Field of Major

For purposes of calculating grade point average, the term "field of the major" means the following:

  1. All MATH courses.
  2. All courses used to meet requirements for the major.
  3. All required cognate courses (if any).
  4.  All mandatory prerequisites.
  5. EECS 183, ECON 101, and ECON 102.

Program of study in a major

A student considering a major in Mathematics should consult a mathematics department advisor in the Undergraduate Mathematics Office as early as possible and certainly by the first term of the sophomore year. The department offers many different submajors with varying requirements; failure to meet some of these at the intended time may delay completion of the program and graduation. A plan for the major must be designed with and approved by a department advisor.

 

Mathematics Major (Fall 2004-Summer 2010) +

effective Fall 2004 through Summer 2010 

May be elected as a departmental concentration program

For detailed requirements on the Mathematics Concentration Program consult the brochure Undergraduate Programs & Courses - Department of Mathematics available from the Undergraduate Program Office, 2084 East Hall, (734) 763-4223, or the department's website.

 

Prerequisites to Concentration. Most programs require completion of one of the sequences ending with MATH 215-217, 256-217, 285-217, or 395-396. A working knowledge of a high-level computer language such as C++ or a computer algebra system (such as Maple or Mathematica), at a level equivalent to completion of a course of three or more credits, and eight credits of PHYSICS, preferably PHYSICS 140/141 and 240/241, are recommended for all programs and required for some. (A grade of C- or better is strongly suggested for MATH 217.)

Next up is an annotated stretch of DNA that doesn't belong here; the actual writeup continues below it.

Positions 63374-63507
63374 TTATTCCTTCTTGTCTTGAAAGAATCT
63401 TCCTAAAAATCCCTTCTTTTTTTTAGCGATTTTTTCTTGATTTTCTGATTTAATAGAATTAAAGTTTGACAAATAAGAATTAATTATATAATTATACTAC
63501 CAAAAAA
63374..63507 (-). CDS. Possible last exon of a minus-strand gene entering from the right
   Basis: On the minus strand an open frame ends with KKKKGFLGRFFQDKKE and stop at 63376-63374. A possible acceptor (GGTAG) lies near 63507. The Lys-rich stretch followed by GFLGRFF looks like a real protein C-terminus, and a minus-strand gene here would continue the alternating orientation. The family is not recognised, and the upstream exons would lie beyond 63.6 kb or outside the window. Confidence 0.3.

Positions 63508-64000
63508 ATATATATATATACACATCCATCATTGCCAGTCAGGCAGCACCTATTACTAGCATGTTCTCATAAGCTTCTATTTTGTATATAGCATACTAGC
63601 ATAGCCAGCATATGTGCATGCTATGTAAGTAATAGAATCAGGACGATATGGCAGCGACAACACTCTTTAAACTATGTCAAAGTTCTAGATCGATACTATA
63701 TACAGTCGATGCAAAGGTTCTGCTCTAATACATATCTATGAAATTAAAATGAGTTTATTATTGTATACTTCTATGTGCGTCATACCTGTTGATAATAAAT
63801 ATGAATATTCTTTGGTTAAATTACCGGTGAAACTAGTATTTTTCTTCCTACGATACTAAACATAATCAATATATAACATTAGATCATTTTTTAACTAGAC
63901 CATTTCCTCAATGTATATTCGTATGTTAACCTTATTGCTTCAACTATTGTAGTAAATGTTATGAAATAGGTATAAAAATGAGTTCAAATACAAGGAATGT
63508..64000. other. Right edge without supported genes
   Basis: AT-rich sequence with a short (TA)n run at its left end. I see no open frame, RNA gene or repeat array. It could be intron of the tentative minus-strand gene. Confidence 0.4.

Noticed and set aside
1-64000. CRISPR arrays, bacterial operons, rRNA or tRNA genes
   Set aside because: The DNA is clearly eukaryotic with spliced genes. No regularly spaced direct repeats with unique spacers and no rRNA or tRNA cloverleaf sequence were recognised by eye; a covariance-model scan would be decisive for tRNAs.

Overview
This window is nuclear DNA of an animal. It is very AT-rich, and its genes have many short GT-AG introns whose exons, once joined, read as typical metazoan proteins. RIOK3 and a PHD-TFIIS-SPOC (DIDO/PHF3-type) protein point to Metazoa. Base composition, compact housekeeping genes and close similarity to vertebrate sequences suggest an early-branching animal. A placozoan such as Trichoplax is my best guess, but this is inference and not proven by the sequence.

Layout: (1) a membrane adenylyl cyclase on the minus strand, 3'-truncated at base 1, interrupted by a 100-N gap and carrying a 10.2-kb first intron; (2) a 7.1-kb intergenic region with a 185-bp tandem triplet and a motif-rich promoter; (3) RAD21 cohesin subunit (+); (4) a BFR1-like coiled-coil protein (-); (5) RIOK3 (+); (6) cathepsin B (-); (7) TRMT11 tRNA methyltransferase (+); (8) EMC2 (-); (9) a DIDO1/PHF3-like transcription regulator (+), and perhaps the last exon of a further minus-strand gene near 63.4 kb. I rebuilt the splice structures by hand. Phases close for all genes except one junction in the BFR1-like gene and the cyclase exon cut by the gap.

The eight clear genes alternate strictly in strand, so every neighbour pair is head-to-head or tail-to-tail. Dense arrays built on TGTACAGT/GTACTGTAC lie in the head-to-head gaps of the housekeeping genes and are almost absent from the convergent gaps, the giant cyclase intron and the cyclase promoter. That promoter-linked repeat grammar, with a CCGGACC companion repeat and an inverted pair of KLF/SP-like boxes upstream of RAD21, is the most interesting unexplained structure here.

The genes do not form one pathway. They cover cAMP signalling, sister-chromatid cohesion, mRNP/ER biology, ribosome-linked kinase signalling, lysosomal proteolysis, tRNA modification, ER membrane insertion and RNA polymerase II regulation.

Concentration Programs. A student considering a concentration in Mathematics should consult a mathematics concentration advisor in the Undergraduate Mathematics Office as early as possible and certainly by the first term of the sophomore year. The department offers many different subconcentration programs with varying requirements; failure to meet some of these at the intended time may delay completion of the program and graduation. A concentration plan must be designed with and approved by a concentration advisor.

Suconcentration Plans

 

 

 

 

 

 


 

Mathematics Major (through Summer 2004) +

Concentration change effective through Summer 2004 

May be elected as a departmental concentration program

For detailed requirements on the Mathematics Concentration Program consult the brochure Undergraduate Programs available from the Undergraduate Program Office, 2084 East Hall, (734) 763-4223, or the Department's website.

Prerequisites to Concentration. Most programs require completion of one of the sequences ending with MATH 215-217, 256-217, 285-217, or 395-396. A working knowledge of a high-level computer language such as FORTRAN or C or a computer algebra system (such as Maple or Mathematica), at a level equivalent to completion of a course of three or more credits; and eight credits of PHYSICS, preferably PHYSICS 140/141 and 240/241, are recommended for all programs and required for some.

Concentration Programs. A student considering a concentration in Mathematics should consult a mathematics concentration advisor in the ASUP as early as possible and certainly by the first term of the sophomore year. The Department offers many different concentration programs with varying requirements; failure to meet some of these at the intended time may delay completion of the program and graduation. A concentration plan must be designed with and approved by a concentration advisor. The Departmental brochure Undergraduate Programs should be regarded as the most comprehensive and up-to-date guide to the options and requirements for concentration programs in mathematics.